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Pediatrics. 1996 Dec;98(6 Pt 1):1007-19.

Annual summary of vital statistics--1995.

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Department of Maternal and Child Health, Johns Hopkins School of Hygiene and Public Health, Baltimore, Maryland 21205, USA.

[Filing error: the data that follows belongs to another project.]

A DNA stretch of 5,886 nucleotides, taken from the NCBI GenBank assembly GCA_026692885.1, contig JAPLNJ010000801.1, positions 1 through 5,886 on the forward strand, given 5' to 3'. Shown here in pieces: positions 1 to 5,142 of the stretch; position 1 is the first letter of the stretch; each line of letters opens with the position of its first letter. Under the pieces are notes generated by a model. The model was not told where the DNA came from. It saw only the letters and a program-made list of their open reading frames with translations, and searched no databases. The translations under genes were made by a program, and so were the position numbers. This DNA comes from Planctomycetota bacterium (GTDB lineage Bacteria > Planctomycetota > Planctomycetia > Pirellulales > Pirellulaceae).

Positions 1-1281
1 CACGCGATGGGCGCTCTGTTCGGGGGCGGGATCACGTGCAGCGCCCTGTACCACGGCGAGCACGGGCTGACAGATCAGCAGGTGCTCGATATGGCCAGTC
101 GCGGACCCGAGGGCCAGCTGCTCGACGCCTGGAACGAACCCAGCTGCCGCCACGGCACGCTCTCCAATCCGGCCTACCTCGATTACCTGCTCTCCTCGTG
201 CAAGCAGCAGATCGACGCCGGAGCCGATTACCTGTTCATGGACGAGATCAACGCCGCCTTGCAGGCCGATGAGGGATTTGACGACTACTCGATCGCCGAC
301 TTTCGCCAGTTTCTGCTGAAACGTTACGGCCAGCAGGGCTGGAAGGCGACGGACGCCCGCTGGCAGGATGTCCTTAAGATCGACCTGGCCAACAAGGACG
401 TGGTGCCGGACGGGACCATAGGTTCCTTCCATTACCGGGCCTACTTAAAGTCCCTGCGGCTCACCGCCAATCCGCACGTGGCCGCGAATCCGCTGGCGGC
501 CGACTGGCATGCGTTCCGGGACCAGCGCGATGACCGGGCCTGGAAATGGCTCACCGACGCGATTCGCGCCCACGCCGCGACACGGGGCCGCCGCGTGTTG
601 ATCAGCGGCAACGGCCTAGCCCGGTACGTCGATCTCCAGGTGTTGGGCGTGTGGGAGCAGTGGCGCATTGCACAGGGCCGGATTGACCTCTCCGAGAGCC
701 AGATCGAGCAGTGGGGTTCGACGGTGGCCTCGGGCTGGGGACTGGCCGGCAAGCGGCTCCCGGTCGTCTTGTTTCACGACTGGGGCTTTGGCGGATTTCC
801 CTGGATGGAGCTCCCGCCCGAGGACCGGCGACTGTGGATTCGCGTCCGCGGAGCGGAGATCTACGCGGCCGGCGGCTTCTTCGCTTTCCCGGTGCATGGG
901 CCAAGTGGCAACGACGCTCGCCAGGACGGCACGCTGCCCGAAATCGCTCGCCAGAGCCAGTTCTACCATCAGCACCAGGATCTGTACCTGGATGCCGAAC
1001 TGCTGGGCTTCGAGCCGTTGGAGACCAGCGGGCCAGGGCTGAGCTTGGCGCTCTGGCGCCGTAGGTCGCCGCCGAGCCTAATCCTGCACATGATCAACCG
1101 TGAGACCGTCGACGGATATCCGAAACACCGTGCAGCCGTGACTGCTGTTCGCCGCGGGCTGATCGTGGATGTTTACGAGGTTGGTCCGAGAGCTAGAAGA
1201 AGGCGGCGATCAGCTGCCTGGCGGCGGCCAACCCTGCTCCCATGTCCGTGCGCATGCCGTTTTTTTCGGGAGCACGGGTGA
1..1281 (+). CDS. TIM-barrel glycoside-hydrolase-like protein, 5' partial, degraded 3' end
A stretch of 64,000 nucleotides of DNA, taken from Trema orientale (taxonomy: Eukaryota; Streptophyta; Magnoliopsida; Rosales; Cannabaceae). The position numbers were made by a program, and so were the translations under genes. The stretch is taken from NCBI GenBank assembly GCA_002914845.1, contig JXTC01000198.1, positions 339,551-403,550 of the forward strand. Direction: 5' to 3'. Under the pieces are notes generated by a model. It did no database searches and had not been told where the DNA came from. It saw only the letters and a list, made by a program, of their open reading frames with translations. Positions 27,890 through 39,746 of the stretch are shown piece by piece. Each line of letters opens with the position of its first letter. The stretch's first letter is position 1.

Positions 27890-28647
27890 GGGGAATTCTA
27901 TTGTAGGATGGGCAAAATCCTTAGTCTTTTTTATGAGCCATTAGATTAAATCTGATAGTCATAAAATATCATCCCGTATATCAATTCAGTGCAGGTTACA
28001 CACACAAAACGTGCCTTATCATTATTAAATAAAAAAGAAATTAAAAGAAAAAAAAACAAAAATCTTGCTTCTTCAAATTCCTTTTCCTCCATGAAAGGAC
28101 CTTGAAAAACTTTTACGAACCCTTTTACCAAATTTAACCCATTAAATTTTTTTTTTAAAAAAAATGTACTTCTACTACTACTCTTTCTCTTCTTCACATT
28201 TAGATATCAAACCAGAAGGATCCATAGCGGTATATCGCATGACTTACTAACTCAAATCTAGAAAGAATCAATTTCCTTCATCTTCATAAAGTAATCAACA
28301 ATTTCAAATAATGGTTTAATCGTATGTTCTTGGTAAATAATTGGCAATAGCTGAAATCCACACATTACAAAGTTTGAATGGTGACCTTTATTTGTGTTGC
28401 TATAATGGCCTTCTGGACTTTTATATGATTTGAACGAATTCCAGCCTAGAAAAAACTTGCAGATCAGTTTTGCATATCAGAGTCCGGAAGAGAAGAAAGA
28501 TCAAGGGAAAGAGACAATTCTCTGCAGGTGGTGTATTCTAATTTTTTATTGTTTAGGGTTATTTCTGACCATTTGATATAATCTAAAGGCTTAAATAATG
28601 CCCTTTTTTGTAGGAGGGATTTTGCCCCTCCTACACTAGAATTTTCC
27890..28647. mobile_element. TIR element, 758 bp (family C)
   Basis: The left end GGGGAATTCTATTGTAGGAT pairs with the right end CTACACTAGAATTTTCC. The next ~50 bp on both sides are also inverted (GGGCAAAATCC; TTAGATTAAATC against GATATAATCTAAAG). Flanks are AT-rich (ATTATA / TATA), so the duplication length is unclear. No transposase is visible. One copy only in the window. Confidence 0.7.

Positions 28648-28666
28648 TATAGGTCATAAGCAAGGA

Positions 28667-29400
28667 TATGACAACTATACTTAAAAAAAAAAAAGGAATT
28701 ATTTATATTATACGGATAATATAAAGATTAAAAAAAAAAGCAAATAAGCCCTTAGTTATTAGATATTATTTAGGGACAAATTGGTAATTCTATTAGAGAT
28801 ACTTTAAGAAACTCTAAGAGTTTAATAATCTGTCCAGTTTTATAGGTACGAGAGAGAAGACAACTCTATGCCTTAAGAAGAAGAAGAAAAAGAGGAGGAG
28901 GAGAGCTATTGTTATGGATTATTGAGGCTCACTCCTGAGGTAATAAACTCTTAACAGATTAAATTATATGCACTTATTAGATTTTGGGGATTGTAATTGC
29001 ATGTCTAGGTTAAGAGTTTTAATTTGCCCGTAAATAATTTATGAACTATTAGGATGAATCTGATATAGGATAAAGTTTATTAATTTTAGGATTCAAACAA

Recent trends in the vital statistics of the United States continued in 1995, including decreases in the number of births, the birth rate, the age-adjusted death rate, and the infant mortality rate; life expectancy at birth increased to a level equal to the record high of 75.8 years in 1992. Marriages and divorces both decreased. An estimated 3,900,089 infants were born during 1995, a decline of 1% from 1994. The preliminary birth rate for 1995 was 14.8 live births per 1000 total population, a 3% decline, and the lowest recorded in nearly two decades. The fertility rate, which relates births to women in the childbearing ages, declined to 65.6 live births per 1000 women 15 to 44 years old, the lowest rate since 1986. According to preliminary data for 1995, fertility rates declined for all racial groups with the gap narrowing between black and white rates. The fertility rate for black women declined 7% to a historic low level (71.7); the preliminary rate for white women (64.5) dropped just 1%. Fertility rates continue to be highest for Hispanic, especially Mexican-American, women. Preliminary data for 1995 suggest a 2% decline in the rate for Hispanic women to 103.7. The birth rate for teenagers has now decreased for four consecutive years, from a high of 62.1 per 1000 women 15 to 19 years old in 1991 to 56.9 in 1995, an overall decline of 8%. The rate of childbearing by unmarried mothers dropped 4% from 1994 to 1995, from 46.9 births per 1000 unmarried women 15 to 44 years old to 44.9, the first decline in the rate in nearly two decades. The proportion of all births occurring to unmarried women dropped as well in 1995, to 32.0% from 32.6% in 1994. Smoking during pregnancy dropped steadily from 1989 (19.5%) to 1994 (14.6%), a decline of about 25%. Prenatal care utilization continued to improve in 1995 with 81.2% of all mothers receiving care in the first trimester compared with 78.9% in 1993. Preliminary data for 1995 suggests continued improvement to 81.2%. The percent of infants delivered by cesarean delivery declined slightly to 20.8% in 1995. The percent of low birth weight (LBW) infants continued to climb in 1994 rising to 7.3%, from 7.2% in 1993. The proportion of LBW improved slightly among black infants, declining from 13.3% to 13.2% between 1993 and 1994. Preliminary figures for 1995 suggest continued decline in LBW for black infants (13.0%). The multiple birth ratio rose to 25.7 per 1000 births for 1994, an increase of 2% over 1993 and 33% since 1980. Age-adjusted death rates in 1995 were lower for heart disease, malignant neoplasms, accidents, and homicide. Although the total number of human immunodeficiency virus (HIV) infection deaths increased slightly from 42,114 in 1994 to an estimated 42,506 in 1995, the age-adjusted death rate for HIV infection did not increase, which may indicate a leveling off of the steep upward trend in mortality from HIV infection since 1987. Nearly 15,000 children between the ages of 1-14 years died in the United States (US) in 1995. The death rate for children 1 to 4 years old in 1995 was 40.4 per 100,000 population aged 1 to 4 years, 6% lower than the rate of 42.9 in 1994. The 1995 death rate for 5- to 14-year-olds was 22.1, 2% lower than the rate of 22.5 in 1994. Since 1979, death rates have declined by 37% for children 1 to 4 years old, and by 30% for children 5 to 14 years old. For children 1 to 4 years old, the leading cause of death was injuries, which accounted for for an estimated 2277 deaths in 1995, 36% of all deaths in this age group. Injuries were the leading cause of death for 5- to 14-year-olds as well, accounting for an ever higher percentage (41%) of all deaths. In 1995, the preliminary infant mortality rate was 7.5 per 1000live births, 6% lower than 1994, and the lowest ever recorded in the US. The decline occurred for neonatal as well as postneonatal mortality rates, and among white and black infants alike.

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